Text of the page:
Edelstein at Haredi draft debate: IDF’s needs are top concern, Haredi factions aren’t the majority here

Sam Sokol is the Times of Israel's political correspondent. He was previously a reporter for the Jerusalem Post, Jewish Telegraphic Agency and Haaretz. He is the author of "Putin’s Hybrid War and the Jews"

Knesset Foreign Affairs and Defense Committee chairman Yuli Edelstein attends a debate on the government-backed Haredi draft legislation, June 24, 2024. (Noam Moshkovitz/Knesset spokesperson)
Knesset Foreign Affairs and Defense Committee chairman Yuli Edelstein attends a debate on the government-backed Haredi draft legislation, June 24, 2024. (Noam Moshkovitz/Knesset spokesperson)

Members of the Knesset Foreign Affairs and Defense Committee debate government-backed legislation lowering ultra-Orthodox yeshiva students’ age of exemption from military service.

Addressing the committee, Cabinet Secretary Yossi Fuchs says that Haredim believe that those learning full-time in yeshiva are comparable to the IDF’s Sayeret Matkal special forces unit, though he noted that “you don’t have to agree.”

Enlisting the ultra-Orthodox into the army will take time, he continues, arguing that “if we want to effectively advance our goals, we need to start with those who the army knows” aren’t really engaged in full-time yeshiva studies.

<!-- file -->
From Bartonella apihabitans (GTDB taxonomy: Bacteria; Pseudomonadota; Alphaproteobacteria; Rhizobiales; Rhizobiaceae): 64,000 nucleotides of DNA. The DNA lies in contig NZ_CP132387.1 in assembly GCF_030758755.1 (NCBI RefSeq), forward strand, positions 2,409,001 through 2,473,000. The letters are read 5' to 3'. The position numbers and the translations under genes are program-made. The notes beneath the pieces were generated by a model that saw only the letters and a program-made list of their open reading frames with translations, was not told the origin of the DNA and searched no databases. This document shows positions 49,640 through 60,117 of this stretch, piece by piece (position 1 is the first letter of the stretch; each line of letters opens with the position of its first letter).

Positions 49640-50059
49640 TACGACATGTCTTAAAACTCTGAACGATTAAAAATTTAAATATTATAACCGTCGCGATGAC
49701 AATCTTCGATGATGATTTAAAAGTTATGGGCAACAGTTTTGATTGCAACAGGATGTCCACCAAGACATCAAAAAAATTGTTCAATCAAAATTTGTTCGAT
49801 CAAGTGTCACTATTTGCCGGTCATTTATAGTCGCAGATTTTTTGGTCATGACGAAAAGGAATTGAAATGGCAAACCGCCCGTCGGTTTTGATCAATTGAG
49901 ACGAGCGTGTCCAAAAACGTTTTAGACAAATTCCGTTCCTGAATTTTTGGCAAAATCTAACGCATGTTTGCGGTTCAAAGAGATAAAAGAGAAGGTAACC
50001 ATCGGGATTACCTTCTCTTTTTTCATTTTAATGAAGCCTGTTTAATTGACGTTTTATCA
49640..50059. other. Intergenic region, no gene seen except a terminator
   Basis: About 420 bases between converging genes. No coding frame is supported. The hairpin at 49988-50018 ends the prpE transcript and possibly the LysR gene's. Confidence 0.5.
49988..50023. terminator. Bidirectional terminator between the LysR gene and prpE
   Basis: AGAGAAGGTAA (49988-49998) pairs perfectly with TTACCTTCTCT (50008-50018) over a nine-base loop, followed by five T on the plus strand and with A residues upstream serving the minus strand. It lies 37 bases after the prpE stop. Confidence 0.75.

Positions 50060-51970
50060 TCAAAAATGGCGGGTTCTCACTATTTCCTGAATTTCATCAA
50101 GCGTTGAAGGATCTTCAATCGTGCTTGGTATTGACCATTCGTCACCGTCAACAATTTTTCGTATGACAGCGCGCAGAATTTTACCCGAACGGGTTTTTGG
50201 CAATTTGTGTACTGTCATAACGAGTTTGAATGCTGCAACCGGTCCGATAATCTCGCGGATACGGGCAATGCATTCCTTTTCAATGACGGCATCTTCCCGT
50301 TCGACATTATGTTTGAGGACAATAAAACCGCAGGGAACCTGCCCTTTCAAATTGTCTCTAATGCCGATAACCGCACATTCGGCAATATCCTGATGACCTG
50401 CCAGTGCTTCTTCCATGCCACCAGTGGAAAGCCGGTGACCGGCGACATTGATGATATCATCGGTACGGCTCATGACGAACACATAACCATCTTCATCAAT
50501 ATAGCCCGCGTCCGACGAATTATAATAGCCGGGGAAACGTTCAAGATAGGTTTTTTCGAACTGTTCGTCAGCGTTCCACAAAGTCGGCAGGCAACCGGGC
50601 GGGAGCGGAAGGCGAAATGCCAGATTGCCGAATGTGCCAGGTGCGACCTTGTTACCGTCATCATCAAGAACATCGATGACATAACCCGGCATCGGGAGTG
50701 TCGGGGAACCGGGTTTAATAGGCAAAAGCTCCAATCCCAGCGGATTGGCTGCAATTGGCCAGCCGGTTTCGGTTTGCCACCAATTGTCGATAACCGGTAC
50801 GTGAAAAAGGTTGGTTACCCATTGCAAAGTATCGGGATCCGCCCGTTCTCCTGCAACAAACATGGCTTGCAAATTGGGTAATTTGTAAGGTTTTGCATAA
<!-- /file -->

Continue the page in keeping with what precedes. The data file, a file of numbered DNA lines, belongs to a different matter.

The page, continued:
The ultra-Orthodox United Torah Judaism party, whose lawmakers are not taking part in the debate, has argued that drafting full-time yeshiva students is a red line.

Deputy Attorney General Gil Limon tells the committee that the proposed enlistment legislation lacks a factual basis, is “disconnected” from the needs of the army and “does not provide an answer to the growing damage to equality” caused by ultra-Orthodox exemptions.

If eventually approved, the bill would lower the current age of exemption from mandatory service for Haredi yeshiva students from 26 to 21 and “very slowly” increase the rate of ultra-Orthodox conscription.

Pushing back against critics both within the government and in the opposition, committee chairman Yuli Edelstein (Likud) says that if lawmakers truly support the IDF and its needs, he “would like to hear members of the committee from all factions supporting this proposal.”

Edelstein has previously argued that despite widespread criticism of the legislation, it provides an opportunity to solve one of the longest-running controversies in Israeli politics.

Responding to opposition MKs who say that the discussion is not serious because of the absence of ultra-Orthodox lawmakers, Edelstein says he is “not going to run after anyone.”

“The last time I checked, the Haredi factions are not the majority in the Knesset,” he adds.

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